Eye Movement Desensitization Reprocessing (EMDR)
According to the Anxiety and Depression Association of America, eye movement desensitization and reprocessing, or EMDR, “seems to have a direct effect on the way that the brain processes information… It helps a person see disturbing material in a less distressing way.” It’s still considered a fairly new type of therapy. As a patient goes through an unpleasant memory, they may watch moving lights, listen to tones and feel taps on their palm. It’s primarily used to treat PTSD, and still needs a lot more efficacy evidence. EMDR has had it’s share of controversy among researchers who question whether it really works.

Electric shock treatment
Also known as electroconvulsive therapy (ECT), shock treatment is fairly common treatment in which electric currents are passed through the brain and trigger seizures. It’s believed that the shocks interfere with brain chemistry that might be out of wack. ECT is considered much safer today than it was in the past–which too high doses were given resulting in negative side effects like memory loss and physical injury.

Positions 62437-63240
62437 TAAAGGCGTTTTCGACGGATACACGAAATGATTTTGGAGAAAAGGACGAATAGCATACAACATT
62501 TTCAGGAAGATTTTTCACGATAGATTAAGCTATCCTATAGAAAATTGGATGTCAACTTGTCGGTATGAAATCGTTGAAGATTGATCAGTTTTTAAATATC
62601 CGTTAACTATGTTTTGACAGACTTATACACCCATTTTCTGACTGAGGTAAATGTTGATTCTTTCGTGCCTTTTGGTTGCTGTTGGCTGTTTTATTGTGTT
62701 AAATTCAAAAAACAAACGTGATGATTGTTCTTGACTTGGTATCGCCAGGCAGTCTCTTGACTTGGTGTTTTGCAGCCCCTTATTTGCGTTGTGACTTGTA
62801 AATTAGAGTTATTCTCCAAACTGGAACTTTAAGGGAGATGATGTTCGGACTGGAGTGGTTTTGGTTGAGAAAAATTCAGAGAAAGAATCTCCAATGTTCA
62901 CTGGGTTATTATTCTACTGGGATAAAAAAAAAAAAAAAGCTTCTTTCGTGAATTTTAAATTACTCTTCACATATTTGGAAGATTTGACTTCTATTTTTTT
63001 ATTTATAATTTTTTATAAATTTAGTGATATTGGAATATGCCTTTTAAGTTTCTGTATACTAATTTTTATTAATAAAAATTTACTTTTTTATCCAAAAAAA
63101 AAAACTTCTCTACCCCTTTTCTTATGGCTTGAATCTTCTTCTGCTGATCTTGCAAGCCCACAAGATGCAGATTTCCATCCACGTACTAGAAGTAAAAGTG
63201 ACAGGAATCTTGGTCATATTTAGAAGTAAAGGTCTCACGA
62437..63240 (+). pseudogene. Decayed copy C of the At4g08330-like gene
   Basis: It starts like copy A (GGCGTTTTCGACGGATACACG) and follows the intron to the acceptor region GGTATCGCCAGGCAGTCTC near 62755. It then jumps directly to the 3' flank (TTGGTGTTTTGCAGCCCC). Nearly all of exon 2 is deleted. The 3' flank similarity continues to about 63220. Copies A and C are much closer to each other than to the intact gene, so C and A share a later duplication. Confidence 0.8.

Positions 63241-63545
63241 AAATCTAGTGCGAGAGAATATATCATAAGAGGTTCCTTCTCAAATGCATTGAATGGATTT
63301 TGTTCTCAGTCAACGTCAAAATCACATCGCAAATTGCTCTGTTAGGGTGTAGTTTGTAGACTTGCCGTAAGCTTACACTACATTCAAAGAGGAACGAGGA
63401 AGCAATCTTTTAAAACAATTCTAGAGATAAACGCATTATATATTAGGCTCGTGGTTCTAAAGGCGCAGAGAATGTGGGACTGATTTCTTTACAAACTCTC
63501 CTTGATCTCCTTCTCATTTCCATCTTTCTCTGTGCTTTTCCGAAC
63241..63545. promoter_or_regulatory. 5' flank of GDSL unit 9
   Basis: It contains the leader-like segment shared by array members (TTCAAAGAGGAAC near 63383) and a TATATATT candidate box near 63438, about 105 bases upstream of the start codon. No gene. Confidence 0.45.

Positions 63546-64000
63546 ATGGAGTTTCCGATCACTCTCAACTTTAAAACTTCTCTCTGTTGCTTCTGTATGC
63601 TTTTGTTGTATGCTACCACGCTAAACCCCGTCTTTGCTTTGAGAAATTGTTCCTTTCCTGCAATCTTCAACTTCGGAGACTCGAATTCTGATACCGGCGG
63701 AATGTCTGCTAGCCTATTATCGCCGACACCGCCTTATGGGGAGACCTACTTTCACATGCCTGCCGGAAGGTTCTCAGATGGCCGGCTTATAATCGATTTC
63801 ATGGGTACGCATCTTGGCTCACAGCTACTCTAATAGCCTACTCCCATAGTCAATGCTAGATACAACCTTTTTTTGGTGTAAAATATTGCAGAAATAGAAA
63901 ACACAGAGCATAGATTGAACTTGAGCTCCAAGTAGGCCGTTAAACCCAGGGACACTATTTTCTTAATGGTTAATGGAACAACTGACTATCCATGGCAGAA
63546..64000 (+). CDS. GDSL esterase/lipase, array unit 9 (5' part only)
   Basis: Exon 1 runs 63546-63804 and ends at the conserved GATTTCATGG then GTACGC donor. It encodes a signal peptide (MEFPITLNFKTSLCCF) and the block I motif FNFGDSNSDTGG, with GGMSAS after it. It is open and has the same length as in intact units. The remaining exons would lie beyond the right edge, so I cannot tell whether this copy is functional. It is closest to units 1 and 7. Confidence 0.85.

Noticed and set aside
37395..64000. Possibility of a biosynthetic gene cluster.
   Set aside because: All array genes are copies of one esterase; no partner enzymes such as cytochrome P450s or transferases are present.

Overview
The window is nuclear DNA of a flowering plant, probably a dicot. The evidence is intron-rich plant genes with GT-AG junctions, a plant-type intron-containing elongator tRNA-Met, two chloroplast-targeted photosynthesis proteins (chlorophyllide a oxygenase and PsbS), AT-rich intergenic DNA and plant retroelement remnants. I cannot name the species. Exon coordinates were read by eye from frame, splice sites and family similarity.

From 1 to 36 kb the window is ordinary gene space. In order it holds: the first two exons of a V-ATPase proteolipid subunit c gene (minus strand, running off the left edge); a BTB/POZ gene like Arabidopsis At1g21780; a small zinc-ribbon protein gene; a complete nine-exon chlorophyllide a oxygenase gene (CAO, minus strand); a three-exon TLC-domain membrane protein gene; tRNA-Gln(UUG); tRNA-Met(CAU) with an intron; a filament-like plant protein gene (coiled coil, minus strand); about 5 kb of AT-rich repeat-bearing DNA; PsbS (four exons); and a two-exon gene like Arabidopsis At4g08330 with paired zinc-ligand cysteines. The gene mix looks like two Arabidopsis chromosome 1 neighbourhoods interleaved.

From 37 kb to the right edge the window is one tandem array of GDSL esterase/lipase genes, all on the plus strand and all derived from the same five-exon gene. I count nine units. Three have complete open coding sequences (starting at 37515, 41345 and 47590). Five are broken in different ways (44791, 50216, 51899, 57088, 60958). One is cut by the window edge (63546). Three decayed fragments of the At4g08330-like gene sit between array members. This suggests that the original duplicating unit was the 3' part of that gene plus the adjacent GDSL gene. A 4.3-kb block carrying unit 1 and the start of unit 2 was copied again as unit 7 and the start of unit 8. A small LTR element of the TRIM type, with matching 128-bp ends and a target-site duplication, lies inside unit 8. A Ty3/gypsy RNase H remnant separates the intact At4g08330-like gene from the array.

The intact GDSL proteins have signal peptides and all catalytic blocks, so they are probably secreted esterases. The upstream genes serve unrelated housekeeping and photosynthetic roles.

Cognitive behavioral therapy (including online and over the phone)
People are likely familiar with cognitive behavioral therapy, which is a talk therapy usually recommend for patients with moderate to severe depression. The idea behind cognitive behavioral therapy is to help patients understand the events or emotions behind their current status, and figure out ways to mitigate how they’re feeling day-to-day. Some recent research has suggested that cognitive therapy can work even if it’s not necessarily done face to face. In 2012, a study compared face-to-face therapy to therapy done over the phone and found that phone therapy was just as effective, and patients were more likely to stick with it. Some therapists will even do sessions via video chat, like Skype.

 

TIME Mental Health/Psychology

4 Things People Don’t Tell You About Major Weight Loss

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Losing weight and getting healthier should be a good thing…right? Well, as Rosie O’Donnell told ABC News, shedding a lot of pounds may not instantly change your life for the better.

O’Donnell recently returned to hosting The View after leaving the talk show in 2007. She suffered a heart attack in 2012 and since then, she had a procedure known as a vertical gastric sleeve and dropped 50 pounds. Unlike a gastric bypass, which re-routes how your stomach processes food, a vertical sleeve gastrectomy removes a large portion of the stomach, leaving it about the size of a banana, according to the National Institutes of Health.